My Behringer-in-China Trip: Friday, 2/26/2010—Part One
March 4, 2010
Today is the payoff, the takeaway, the bottom line—today it’s all about Behringer. This will have to be in three parts!
Another superb breakfast, another bus ride, and here we are: Behringer City, location of Eurotec Electronics, the manufacturing plants of Behringer.
An impressive array of buildings that house manufacturing and R+D, flanked by offices, dormitories, warehouses.
On each floor we are welcomed by a section manager who proudly describes what’s going on, as we snake our way up and down stairs (mind where you walk...) that are decorated with cartoons reminding staff of this and that—your guesses are as good as mine...
and along walkways, from section to section, in full view of the hundreds and hundreds of worker bees that all seem so young and so uniformly serious about their repetitive tasks.
Off to the side of many large halls are rows of specialized rooms, adding to the mystique since we don’t get access to those rooms.
There are halls with an LCD screen above each worker—
and that amounts to a lot of screens—some are touch screens, and a newbie can just reach up and get an instruction displayed if there is any question about the task. It also means that if the tasks change, if the section or assembly line is reassigned, the new instructions and workflow can immediately be pumped to each worker’s station.
The walls are covered with posters proclaiming dedication to quality, and marker boards display up-to-date data about quality-control and productivity statistics.
Workers wear uniforms including head gear and masks, depending on the tasks. The visitors get the odd glance, nod, smile and even the occasional little wave from workers, but there is no time for “fraternization”—our allowed space is marked off on the walkways, and we have to move on, there is much more to see.
Move on we do, past circuit boards, more circuit boards, testing stations (like this one where a bass speaker is entering the testing room),
tube quality control stations like this one:
with the overall workflow chart nearby:
We pass huge mixing machinery where the tar-looking material for speakers is produced
to cone manufacturing, speaker mounting, cabinet building and painting, then final assembly of speaker cabinets and testing in enclosed sound spaces; we see mixers being made and tested, input by input and knob by fader; we watch guitars being made, from the raw wood planks that are being cut and filed and finessed, to the final product that a worker strings and another checks by playing a lick that encompasses all 6 strings.
The woodwork in particular creates so much dust that huge multistory vacuum extractors (don't quote me about this being the technical term...) are standing outside those buildings:
We see the electronic pianos being made, then finally tested, key by key in single-finger style, by a young lady of whom I wonder if she secretly aspires to become a pianist?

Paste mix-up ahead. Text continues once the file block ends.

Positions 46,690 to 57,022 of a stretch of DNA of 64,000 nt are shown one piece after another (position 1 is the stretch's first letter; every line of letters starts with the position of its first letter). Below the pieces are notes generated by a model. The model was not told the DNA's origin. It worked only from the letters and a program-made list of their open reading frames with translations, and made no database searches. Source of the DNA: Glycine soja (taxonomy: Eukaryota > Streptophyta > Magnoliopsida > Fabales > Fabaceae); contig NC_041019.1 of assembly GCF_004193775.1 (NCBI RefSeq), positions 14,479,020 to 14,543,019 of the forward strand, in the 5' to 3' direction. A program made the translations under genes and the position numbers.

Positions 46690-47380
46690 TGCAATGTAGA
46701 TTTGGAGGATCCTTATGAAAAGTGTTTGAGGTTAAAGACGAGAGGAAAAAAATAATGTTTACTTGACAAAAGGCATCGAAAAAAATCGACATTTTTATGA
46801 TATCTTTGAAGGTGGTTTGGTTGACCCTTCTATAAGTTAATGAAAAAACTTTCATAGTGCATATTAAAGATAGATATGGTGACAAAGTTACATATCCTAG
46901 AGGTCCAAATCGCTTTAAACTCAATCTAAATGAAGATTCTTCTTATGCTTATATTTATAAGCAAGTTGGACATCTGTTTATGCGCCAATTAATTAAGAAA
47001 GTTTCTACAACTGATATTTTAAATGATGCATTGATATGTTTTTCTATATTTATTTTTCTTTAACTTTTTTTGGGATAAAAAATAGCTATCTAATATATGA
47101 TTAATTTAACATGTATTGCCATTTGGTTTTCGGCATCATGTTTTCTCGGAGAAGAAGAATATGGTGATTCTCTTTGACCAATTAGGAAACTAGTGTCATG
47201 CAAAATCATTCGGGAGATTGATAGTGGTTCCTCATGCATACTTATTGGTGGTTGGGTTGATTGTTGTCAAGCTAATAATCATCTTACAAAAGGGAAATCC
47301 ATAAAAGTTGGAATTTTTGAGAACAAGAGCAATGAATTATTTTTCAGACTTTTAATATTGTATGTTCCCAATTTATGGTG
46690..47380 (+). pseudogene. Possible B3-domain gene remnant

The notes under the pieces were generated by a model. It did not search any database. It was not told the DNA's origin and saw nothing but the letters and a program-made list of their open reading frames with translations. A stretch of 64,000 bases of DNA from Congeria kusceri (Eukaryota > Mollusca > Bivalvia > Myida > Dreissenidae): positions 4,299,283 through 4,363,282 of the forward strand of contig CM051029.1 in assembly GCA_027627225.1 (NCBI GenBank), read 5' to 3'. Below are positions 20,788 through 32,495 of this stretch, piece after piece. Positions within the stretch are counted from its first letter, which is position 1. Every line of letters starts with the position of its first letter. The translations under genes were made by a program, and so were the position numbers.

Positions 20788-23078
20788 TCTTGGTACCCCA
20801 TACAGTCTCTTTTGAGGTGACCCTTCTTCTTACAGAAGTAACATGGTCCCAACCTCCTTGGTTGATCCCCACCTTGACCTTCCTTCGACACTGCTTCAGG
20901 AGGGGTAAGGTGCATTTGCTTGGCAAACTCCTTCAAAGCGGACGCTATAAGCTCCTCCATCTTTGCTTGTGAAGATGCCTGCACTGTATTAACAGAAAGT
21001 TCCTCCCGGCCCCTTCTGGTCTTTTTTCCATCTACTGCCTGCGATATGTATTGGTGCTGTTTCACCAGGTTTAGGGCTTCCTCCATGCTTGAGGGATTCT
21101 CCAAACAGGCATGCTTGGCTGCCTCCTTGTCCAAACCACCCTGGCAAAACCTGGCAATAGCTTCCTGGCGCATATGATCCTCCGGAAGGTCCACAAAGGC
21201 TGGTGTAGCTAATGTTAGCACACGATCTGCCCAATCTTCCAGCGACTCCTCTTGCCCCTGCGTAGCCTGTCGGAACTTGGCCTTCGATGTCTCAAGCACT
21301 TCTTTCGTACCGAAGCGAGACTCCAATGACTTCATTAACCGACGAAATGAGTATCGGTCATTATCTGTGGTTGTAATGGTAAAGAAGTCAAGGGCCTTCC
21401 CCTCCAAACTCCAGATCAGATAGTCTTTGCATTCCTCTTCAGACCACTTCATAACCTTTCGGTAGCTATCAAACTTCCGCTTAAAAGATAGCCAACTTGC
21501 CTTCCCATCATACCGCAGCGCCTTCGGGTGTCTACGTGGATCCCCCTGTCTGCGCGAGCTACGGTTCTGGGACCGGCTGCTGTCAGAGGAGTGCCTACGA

As a keyboardist it doesn’t escape my notice that, of all the many production halls we visit, the guitar factory is by far the loudest.
The overall scale and scope is impressive. The place is spotless, obviously tightly supervised, and running like a piece of well-oiled machinery.
After the long march from floor to floor and building to building we assemble in a hall that quickly becomes too small for us—some manage to grab a snack and a bottle of something, when Costa appears and, rather unexpectedly, announces “Follow me, we’re going to another room”. Laughter ensues, but he means it, we follow, and we find ourselves in a swank theater where Uli Behringer takes the stage and demonstrates his well-known savvy in addressing a crowd.
He certainly has that je-ne-sais-quoi that makes for a compelling public speaker, as he reiterates how the people are what makes the company, deflecting glory from himself—although it is his name and only his name that is all over the place. He knows how to pull it off.
Uli introduces new members of his top team, beginning with Craig Masterton (I didn’t catch the job title—you'll see him at the award show),
Romain Chalot from Switzerland (worldwide sales), and John Oakley (UK, Managing Director of Midas Consoles).
They are followed by my savior from yesterday's immigration episode,
Costa Lakoumentas, who enthusiastically outlines how Behringer is looking to become the dominant player in the Installed Sound market worldwide. As Uli Behringer tends to say—”good enough products” aren’t good enough for Behringer.
Uli returns to the stage and announces plans for a new Behringer City—things move fast in this part of the country, I wouldn't be surprised if next year's visitors will get to see what so far exists only as blueprints and on this slide I captured:
After this impressive presentation that caps the factory visit, it’s off to lunch at a nearby hotel.
At the lunch session I feel honored to be asked to join Uli and his crew at their table where, aside from practicing Swiss dialect once again with Uli and our French-Swiss equivalent with Romain Cholat from Geneva, I have an interesting conversation with Dutchman Nicholas Dekker, Chief Financial Officer of the Music Group who shares with me the circuitous career route that took him to Behringer—not unlike the equally circuitous route that took me to Recording Magazine.... Plus, I again enjoy an engaging talk with Ms Didi Chan. Lunch is over w-a-y too soon for me...